Showtime recently purchased a script -- written by Terri Hughes Burton and Ron Milbauer -- based off of John Layman and Rob Guillory's Chew, which chronicles FDA Agent Chu's detective work, primarily performed thanks to the psychic impressions he receives from eating things (which aren't always the most edible).
Circle of Confusion, the company behind fellow Image TV adaptation The Walking Dead, is fueling the project, which Stephen Hopkins is set to direct and executive produce.
While I imagined back-to-back marathons of Chew and The Walking Dead on AMC, I take comfort in the fact that Chew has found its TV home at Showtime, which has seen a show centering on a serial killer continue past five seasons.
The biggest question, of course, is whether or not Ken Leung will be cast as Tony...
Read More | Deadline
You can’t beat the power of the hammer. There’s a new Thor trailer floating around that feels much more impressive than the earlier Fortress of Solitude one. I’m liking it more and more, even if the big battle in the desert town looks very movie set-ish.
Now let's read some stuff...
Chaykin: Here’s an interview with one of my favorite creators, Howard Chaykin, talking about his upcoming work at Dark Horse.
Chew: Marc-Oliver Frisch at Comics Beat tackles John Layman to the ground and asks him lots of questions about food, comics and work-for-hire.
Smart: I wanted to conduct an interview with Darryl Cunningham, but he’s so smart that it would only serve to point out how not-smart I am. Fortunately, Tom Spurgeon at The Comics Reporter is a smarty and he landed an excellent interview with the creator of Psychiatric Tales.
Batman: The Pullbox talks to my old friend, the comics historian Peter Sanderson. Subject: The Batman TV series from 1966.
Okay, who had Comics Buyer’s Guide in the Last Comics News Magazine Standing pool?
CBG is now the longest-running continuously published comic book magazine and they’ve survived all comers. Overstreet’s Fan, Hero Illustrated, The Comic Reader, The Mirkwood Times, The Comics Journal, and now Wizard.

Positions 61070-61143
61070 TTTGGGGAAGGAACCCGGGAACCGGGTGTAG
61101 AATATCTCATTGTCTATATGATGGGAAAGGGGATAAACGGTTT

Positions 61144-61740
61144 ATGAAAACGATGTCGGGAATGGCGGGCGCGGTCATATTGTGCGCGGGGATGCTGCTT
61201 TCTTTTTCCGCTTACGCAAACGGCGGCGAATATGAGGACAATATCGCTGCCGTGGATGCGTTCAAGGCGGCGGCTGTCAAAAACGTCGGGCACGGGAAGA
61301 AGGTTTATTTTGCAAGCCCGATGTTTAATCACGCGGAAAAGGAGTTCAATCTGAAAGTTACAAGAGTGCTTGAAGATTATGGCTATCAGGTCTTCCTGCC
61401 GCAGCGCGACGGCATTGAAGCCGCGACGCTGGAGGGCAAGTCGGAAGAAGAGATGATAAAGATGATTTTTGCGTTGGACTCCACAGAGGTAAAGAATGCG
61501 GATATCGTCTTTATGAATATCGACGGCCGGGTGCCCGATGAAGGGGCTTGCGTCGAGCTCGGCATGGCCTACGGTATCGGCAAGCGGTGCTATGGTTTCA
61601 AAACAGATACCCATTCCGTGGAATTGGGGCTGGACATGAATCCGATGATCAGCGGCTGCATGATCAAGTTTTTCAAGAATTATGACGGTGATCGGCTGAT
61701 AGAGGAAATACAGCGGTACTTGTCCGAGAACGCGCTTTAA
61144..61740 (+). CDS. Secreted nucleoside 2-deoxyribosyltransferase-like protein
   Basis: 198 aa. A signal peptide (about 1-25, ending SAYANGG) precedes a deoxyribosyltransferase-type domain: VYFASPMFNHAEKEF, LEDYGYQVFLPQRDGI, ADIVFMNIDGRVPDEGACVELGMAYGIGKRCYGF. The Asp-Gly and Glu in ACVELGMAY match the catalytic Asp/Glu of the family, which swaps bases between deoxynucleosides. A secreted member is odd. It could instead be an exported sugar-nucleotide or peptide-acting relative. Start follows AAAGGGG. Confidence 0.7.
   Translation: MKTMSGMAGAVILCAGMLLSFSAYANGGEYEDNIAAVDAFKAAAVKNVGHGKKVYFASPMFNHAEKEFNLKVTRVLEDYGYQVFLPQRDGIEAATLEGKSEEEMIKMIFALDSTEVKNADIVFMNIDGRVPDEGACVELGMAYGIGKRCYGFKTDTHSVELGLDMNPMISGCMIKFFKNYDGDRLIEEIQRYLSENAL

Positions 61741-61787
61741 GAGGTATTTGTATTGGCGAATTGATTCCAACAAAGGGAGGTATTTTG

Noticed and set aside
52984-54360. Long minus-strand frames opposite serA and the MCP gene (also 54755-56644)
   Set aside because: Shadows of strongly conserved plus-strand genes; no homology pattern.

In case you haven’t heard the news, Wizard Magazine officially shut down last week, sending its staff packing.
Wizard was lucky - they caught the wave of the 1990s comic book bubble and the launch of Valiant and Image and then helped increase that bubble (Gareb was at the first official meeting of the Image Comics founders at Marc Silvestri’s Malibu beach house way back in the early 1990s).
Once the gravy train of million-selling comics derailed, and the internet took away the need for a news magazine, Wizard’s been struggling to remain a viable publication. Watching them flail around for the past decade has not been pretty. I knew a couple of good people who worked for the magazine in those early years and they've long since gone onto other things.
It appears that nobody wants the read a book that Snooki claims to have written. The tanned and tiny "star" of MTV's Jersey Shore had her first novel, A Shore Thing published about a month ago. Since then, it's sold less than 9000 copies.
This despite a massive pr push that's seen the little orange pumpkin rolling from TV appearance to TV appearance.
How does that compare to graphic novel sales? John Jackson Miller at The Comics Chronicles has the scoop.
In 2010, Image's Walking Dead Vol 1: Days Gone Bye sold 43,900 copies, DC's Blackest Night hardcover (19,200), Image's Chew Vol. 1 (13,600), and Dynamite's Boys Vol. 6 Self-Preservation Society (11,100). And that's just a sampling.
In all, some 38 graphic novels outsold Snooki's book and that's just using GN sales figures from the direct market.
Let’s roll...and punch 2011 in the face!
Writers Without Borders: J. A. Konrath, an excellent writer and a smart guy especially on publishing subjects, has some thoughts about the current spiral of Borders bookstores.
Comix: The Forbidden Planet blog introduces me to a new “underground” style newspaper available in London. “The tabloid size is absolutely lovely for reading comics. It’s something our ancestors knew so well, but we’ve forgotten it over the years.” I really want The Comix Reader to succeed, so if you’re living over there, go get one.
Sci-Fi: My old friend Scott Bieser has a new webcomic that he's started called Quantum Vibe. I'm bookmarking it and you should too.
Archie: Blogger Steven Thompson at Booksteve’s Library reviews Archie: The Best of Stan Goldberg: “Unlike the usual Archie house style, his Betty and Veronica look different from each other, with Betty in particular showing a unique cuteness when drawn by Stan.”